After the turnpike improved travel through the mountains to Charleston in the early nineteenth century, more and more people moved to the area, built homes, and established farms along the road, creating a sense of community.  Post offices opened at Meadow Bluff, Little Sewell Mountain, Dennis, and Sewell Valley.
      By 1889 Sewell Valley possessed a school house and a new Baptist church.   According to the minutes of the first meeting to organize Sewell Valley Baptist Church, the gathering took place at the Sewell Valley Schoolhouse, located on the Osborne farm.  The original Sewell Valley Baptist Church was constructed in 1889 and was used until 1962, when a new church was built and the older one torn down.  The site of the old frame building is now the church cemetery.     
Bible school held at Sewell Valley Baptist Church
in the second building which was
erected in 1962.
     In a manuscript written in 1954, Herbert Harr notes that in 1910 there were not enough children to have a school in Rainelle, so the children attended a one-room school east of town called the Sewell Valley School.  This school was used at least until 1912, but in 1911 the Meadow Bluff District Board of Education provided a school for 30 students in a room over a store in East Rainelle.  Progress was moving away from Sewell Valley and toward the company town that was growing up around the Meadow River Lumber Company. 
The Osborne house as it appeared in the 1920s.  The
road is the Turnpike.  Picture from
K. C. Farren.
Land near the school and the church was part of the Osborne farm where a post office was located from 1909 until 1924.  The Osborne house was a landmark for decades and sat directly across from the intersection with the road that is now Airport Road.   The last of the Osborne family to live in the house was Freda Osborne Critchley, aunt of K.C. Farren, who told me, “I remember spending nights in the old house.  The beds had feather ticks, and every room, upstairs and downstairs, had a fireplace.”  K. C. has much of the furniture from the old house including a desk and a secretary that was used to sort mail when the house was a post office.  The family also had swords that were used during the Civil War.  I was enchanted with that house when I was a girl, and my dad, who knew Freda Osborne, took me by to visit one day, but my memories of the inside of the house are vague. I wanted to see those swords that my dad had told me about, but I don't think they were brought out on that day.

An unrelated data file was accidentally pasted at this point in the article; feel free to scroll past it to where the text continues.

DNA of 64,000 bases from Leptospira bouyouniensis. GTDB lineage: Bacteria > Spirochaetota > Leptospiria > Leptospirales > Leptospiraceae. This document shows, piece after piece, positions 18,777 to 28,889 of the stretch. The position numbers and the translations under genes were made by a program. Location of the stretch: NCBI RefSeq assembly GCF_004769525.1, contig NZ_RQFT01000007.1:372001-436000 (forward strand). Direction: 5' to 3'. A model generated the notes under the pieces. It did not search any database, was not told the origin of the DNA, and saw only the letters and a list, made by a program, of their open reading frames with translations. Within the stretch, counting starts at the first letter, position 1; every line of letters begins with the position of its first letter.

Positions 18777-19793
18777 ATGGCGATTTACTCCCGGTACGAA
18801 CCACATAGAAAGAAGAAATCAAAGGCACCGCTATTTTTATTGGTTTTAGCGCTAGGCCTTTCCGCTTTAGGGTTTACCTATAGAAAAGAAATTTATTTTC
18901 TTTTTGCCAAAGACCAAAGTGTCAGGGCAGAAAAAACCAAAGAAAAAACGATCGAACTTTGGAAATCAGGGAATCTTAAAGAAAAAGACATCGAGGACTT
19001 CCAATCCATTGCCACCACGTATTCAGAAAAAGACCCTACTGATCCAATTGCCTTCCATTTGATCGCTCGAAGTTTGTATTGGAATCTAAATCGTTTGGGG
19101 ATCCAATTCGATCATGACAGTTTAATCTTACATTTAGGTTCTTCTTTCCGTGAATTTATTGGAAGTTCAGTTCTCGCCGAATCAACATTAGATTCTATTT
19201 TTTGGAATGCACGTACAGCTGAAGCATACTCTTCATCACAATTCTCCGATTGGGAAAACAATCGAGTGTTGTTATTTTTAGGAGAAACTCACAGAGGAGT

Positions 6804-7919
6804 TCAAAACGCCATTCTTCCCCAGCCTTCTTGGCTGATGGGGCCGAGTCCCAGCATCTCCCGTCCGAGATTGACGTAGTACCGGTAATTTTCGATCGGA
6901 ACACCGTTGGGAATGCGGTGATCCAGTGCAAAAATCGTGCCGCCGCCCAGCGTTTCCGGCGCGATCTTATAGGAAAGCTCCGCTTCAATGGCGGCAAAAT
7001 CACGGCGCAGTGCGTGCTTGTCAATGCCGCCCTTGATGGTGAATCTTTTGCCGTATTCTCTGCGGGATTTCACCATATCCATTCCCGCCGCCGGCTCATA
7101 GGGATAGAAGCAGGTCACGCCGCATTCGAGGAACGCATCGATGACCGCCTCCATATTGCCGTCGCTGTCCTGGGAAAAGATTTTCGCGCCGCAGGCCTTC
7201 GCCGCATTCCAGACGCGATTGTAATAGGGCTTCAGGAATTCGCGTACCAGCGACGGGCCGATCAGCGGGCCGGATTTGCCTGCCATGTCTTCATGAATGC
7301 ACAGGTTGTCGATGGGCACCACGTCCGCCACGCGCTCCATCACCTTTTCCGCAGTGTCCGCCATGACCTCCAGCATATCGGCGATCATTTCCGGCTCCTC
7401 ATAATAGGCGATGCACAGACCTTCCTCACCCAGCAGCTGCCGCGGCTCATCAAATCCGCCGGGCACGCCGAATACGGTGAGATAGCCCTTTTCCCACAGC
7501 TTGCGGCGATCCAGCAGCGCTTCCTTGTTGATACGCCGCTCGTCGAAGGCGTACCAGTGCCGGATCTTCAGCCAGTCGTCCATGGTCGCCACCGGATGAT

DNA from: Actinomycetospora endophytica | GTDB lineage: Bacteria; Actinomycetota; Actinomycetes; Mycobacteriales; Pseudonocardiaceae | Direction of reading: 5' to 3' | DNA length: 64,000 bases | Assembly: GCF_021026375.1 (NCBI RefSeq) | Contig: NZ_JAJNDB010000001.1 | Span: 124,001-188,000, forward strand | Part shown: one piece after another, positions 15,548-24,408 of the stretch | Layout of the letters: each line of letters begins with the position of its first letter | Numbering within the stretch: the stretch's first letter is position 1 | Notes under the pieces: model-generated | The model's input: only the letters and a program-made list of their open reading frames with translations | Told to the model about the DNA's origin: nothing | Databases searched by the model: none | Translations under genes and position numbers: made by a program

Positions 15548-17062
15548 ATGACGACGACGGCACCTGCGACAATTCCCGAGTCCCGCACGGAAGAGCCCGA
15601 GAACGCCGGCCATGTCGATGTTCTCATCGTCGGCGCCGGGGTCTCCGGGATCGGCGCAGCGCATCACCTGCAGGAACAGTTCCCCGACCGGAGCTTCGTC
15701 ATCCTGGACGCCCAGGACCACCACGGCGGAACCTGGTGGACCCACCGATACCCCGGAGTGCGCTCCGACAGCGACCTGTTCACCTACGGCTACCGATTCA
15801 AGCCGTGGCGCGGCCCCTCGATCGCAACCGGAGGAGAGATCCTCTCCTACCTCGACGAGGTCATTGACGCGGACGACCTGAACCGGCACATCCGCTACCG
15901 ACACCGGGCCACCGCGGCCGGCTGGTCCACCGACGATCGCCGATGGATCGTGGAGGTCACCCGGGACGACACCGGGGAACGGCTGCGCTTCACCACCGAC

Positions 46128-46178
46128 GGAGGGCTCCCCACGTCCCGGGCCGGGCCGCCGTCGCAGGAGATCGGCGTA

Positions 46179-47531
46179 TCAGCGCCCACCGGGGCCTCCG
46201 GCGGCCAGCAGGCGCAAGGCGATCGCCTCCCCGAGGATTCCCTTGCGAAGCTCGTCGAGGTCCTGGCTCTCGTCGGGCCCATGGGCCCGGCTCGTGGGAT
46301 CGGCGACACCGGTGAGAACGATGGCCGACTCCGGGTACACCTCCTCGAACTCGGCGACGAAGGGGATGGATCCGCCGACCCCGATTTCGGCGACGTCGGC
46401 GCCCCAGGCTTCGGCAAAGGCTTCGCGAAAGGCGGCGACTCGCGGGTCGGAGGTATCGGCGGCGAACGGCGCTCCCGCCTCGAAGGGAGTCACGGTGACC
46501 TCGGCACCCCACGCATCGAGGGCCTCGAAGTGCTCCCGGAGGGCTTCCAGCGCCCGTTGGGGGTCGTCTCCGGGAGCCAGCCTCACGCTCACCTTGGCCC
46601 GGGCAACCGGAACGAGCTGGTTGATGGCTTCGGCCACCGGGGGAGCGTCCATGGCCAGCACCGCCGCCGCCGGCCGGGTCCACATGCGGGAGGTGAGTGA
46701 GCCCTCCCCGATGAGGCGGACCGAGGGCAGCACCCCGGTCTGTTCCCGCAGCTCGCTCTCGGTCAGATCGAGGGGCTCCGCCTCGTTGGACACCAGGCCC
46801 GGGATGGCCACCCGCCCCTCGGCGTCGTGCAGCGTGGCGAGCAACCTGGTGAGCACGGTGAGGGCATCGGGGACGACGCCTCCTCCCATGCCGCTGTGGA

In 1947 the Osbornes sub-divided the farm into building lots, creating what is still known as the Osborne Addition, a residential suburb of Rainelle.  The road that had once provided a rocky trip on a stage coach from Lewisburg to Charleston and made mail delivery possible to remote farms, was now the “hard road” to the families in the comfortable bungalow-style homes situated off the turnpike on smaller dirt and red dog roads. K. C. said that documents from the creation of the subdivision show that the right of way for the old turnpike road is 60 feet, which could accommodate a much wider road than what exists now. 
     As homes continued to pop up in the Osborne Addition, Denzil and Audrey Simms opened a small store at the corner where Oak Street now connects with the turnpike.  In the 1960s Squire Haynes developed a grass landing strip on top of Little Sewell Mountain that accommodated small aircraft, and he eventually opened a restaurant at the airport that served meals to flyers from all parts of the United States.
The building along the Turnpike
where Denzil and Audrey
Simms had a store. 
     In the 1950s one of the lots near the Osborne house was used to build a skating rink.  The skating rink was open on Friday and Saturday, and the cost of skating was 75 cents.  Music was provided by a juke box, and K. C. and many other young people in Rainelle and the Osborne Addition spent as much time as possible hurtling around the rink, the girls with pom-poms on their skates.  The skating rink was a gathering place for teenagers, not only from Rainelle High School, but from many other Greenbrier County high schools as well.  When K. C. was about 10 years old, the mother of one of his friends took several children skating.  In the car the mom bragged about being a good skater, so the children insisted that she skate with them.  On the first trip around the rink the mom fell and broke both of her arms.  The skating rink was replaced with a bowling alley called Greenbrier Lanes which operated until the 1970s.   
The site of the Osborne house
as it appears today where Airport Road
intersects the turnpike.
       In the mid-1970s after Keith and Freda Osborne Critchley built a new home, the old Osborne house was torn down.  For several years the stone chimneys on each end of the house marked the location, until they, too, were torn down due to safety concerns.  The field where the house sat for so many years is now occupied by mobile homes.  
       Just as the old horse trough with its faded sign leaves only a trace of earlier travelers, the appearance of the James River and Kanawha Turnpike hints at the history evident along its route.  From horses and stagecoaches to Model T automobiles stirring up dust, the short stretch of road changes as each age dictates, yet it has stories to tell of life long ago if you know where to look. 

The home-made sign above the horse trough near
the old site of the Dennis post office along the Turnpike.